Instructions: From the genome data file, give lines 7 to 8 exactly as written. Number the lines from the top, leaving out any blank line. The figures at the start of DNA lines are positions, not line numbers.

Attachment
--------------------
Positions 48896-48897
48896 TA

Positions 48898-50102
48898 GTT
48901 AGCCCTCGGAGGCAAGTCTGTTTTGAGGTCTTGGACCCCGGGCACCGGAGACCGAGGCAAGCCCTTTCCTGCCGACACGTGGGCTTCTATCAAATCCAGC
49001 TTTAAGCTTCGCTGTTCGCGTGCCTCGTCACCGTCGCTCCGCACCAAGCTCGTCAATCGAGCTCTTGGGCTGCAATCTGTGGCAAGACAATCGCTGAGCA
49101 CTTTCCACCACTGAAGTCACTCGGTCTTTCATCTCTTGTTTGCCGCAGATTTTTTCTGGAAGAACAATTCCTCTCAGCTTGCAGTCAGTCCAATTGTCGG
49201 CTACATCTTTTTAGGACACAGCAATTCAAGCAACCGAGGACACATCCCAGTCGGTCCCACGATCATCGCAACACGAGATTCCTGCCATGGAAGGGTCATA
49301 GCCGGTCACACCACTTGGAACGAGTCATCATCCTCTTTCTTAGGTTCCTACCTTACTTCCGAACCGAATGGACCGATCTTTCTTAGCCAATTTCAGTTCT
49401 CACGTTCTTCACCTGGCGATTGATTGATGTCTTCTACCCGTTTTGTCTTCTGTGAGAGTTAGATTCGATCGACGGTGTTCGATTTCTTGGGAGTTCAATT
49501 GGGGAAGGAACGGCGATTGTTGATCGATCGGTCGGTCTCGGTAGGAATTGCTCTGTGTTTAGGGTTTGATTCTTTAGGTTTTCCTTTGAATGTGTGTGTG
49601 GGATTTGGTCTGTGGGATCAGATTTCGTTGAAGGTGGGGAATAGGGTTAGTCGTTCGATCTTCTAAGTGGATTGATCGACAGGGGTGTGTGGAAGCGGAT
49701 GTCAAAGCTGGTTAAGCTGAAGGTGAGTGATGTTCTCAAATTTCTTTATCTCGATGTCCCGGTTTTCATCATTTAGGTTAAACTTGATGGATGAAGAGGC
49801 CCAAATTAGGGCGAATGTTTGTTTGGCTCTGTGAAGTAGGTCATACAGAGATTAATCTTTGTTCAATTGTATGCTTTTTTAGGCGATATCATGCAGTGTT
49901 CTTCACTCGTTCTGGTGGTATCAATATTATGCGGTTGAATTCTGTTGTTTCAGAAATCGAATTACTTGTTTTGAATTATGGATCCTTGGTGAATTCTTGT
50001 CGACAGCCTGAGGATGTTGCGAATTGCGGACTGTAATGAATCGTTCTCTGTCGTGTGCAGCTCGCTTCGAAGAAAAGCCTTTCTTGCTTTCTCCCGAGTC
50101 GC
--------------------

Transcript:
49101 CTTTCCACCACTGAAGTCACTCGGTCTTTCATCTCTTGTTTGCCGCAGATTTTTTCTGGAAGAACAATTCCTCTCAGCTTGCAGTCAGTCCAATTGTCGG
49201 CTACATCTTTTTAGGACACAGCAATTCAAGCAACCGAGGACACATCCCAGTCGGTCCCACGATCATCGCAACACGAGATTCCTGCCATGGAAGGGTCATA